Soviet occupation of Manchuria

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Soviet occupation of Manchuria
1945–1946[a]
Flag of Soviet occupation of Manchuria
Flag of the Soviet Union (1936–1955)
Soviet gains in North East Asia, August 1945
Soviet gains in North East Asia, August 1945
StatusSoviet occupation
CapitalShenyang (Command Station)
Common languagesChinese (Northeastern Mandarin)
Japanese
Russian
GovernmentMilitary occupation
Soviet commander 
• 1946
Rodion Malinovsky
History 
• Soviet troops invaded Manchuria
9 August 1945
• Withdrawal of all Soviet troops in Manchuria
3 May 1946[a]
Currencyyuan
Time zoneUTC+8
Preceded by
Succeeded by
Manchukuo
Mengjiang
Wang Jingwei regime
Kwantung Leased Territory
Republic of China
Communist-controlled China
Inner Mongolian People's Republic
East Inner Mongolian Autonomous Government
Soviet occupation of Lüshun base
Today part ofChina
Russia

The Soviet occupation of Manchuria took place after the Red Army invaded the Japanese puppet state of Manchukuo in August 1945; the occupation would continue until Soviet forces withdrew in May 1946.

History[edit]

On 11 February 1945, the Big Three (Roosevelt, Churchill, and Stalin) signed the Yalta Agreement. Yalta obligated the Soviet Union to enter the war against Japan within three months after Germany's surrender, in exchange for territorial concessions and Soviet influence in post-war Manchuria.

Areas of Politico.Military Control, Northeast China in August 1, 1946

Stalin would order the invasion of Manchukuo on 9 August 1945, according to conditions of Tehran Conference and inaugurated in one of the largest campaigns in the Second World War. The massive Red Army steamrolled into Manchuria, brushing aside scattered Japanese resistance, and occupied Mengjiang (Inner Mongolia), southern Sakhalin, and the northern half of the Korean peninsula as well. The rapid defeat of the Kwantung Army in Manchuria, along with the recent atomic bombing of Hiroshima and Nagasaki by the Americans, contributed significantly to the Japanese surrender on the 15th.[1][2][3][4]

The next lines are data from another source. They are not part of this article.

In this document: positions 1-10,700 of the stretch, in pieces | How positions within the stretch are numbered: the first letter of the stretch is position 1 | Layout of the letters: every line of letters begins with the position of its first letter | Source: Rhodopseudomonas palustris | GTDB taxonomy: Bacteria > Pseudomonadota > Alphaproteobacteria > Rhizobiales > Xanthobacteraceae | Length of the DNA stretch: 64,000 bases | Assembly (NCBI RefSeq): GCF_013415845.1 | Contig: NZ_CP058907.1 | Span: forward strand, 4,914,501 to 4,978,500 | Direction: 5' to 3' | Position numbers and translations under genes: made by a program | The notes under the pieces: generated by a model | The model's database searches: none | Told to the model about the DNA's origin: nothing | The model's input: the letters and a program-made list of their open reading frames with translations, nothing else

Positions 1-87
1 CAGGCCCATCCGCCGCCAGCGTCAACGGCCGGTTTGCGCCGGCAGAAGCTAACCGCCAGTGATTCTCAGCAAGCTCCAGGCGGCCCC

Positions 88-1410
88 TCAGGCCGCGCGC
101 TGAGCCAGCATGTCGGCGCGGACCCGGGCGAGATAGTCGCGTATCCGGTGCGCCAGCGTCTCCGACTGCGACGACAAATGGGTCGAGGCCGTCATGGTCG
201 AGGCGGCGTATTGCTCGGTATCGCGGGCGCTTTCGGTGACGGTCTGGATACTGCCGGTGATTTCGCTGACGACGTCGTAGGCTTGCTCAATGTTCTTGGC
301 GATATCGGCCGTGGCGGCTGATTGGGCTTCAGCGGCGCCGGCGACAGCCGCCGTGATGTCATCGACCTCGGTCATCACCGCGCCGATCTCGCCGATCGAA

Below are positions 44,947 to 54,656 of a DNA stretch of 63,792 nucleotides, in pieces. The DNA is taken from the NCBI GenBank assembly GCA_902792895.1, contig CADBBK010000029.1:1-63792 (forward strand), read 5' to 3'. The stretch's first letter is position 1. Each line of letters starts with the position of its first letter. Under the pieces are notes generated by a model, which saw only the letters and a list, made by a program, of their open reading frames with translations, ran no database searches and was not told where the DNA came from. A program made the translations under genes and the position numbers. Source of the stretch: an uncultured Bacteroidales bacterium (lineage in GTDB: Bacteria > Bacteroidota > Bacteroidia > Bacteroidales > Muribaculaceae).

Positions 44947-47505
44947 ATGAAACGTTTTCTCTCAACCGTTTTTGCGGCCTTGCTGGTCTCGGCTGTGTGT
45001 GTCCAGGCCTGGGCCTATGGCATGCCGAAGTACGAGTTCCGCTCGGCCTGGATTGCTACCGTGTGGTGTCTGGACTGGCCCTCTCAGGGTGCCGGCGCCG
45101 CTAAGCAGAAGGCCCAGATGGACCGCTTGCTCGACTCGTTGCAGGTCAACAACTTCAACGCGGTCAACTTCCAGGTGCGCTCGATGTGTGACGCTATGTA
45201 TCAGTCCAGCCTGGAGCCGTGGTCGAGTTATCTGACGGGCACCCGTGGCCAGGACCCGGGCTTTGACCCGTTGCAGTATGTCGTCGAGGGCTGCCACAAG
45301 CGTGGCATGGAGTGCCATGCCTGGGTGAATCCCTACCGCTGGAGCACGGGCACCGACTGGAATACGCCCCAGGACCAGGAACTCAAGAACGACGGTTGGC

The invasion, along with the surrender, prompted the Kuomintang to jockey for position vis-a-vis the Chinese Communists in mainland China. The Kuomintang signed the Treaty of Friendship and Alliance with the Soviet Union on 14 August 1945, which affirmed Chinese sovereignty over Manchuria in exchange for Chinese recognition of the Soviet-aligned Mongolian People's Republic. The Soviets began withdrawing from Manchuria within three weeks of Japan's surrender, although they would delay the process several times. The resumption of the Chinese Civil War in early 1946 prompted the Red Army to finish the withdrawal, but not before secretly turning Manchuria over to the Chinese Communists in March in violation of the Agreement. [5]

See also[edit]

References[edit]

Note[edit]

  1. ^ Occupation of Lüshun base until 1955

Citations[edit]

  1. ^ Robert Butow, Japan's Decision to Surrender, Stanford University Press, 1954 ISBN 978-0-8047-0460-1.
  2. ^ Richard B. Frank, Downfall: The End of the Imperial Japanese Empire, Penguin, 2001 ISBN 978-0-14-100146-3.
  3. ^ Robert James Maddox, Hiroshima in History: The Myths of Revisionism, University of Missouri Press, 2007 ISBN 978-0-8262-1732-5.
  4. ^ Tsuyoshi Hasegawa Archived 24 September 2015 at the Wayback Machine, Racing the Enemy: Stalin, Truman, and the Surrender of Japan, Belknap Press, 2006 ISBN 0-674-01693-9.
  5. ^ 作者:劉向上 (20 April 2009). "张莘夫事件"与苏军撤出东北 (in Chinese). 揚子晚報網. Archived from the original on 1 November 2013. Retrieved 20 April 2009.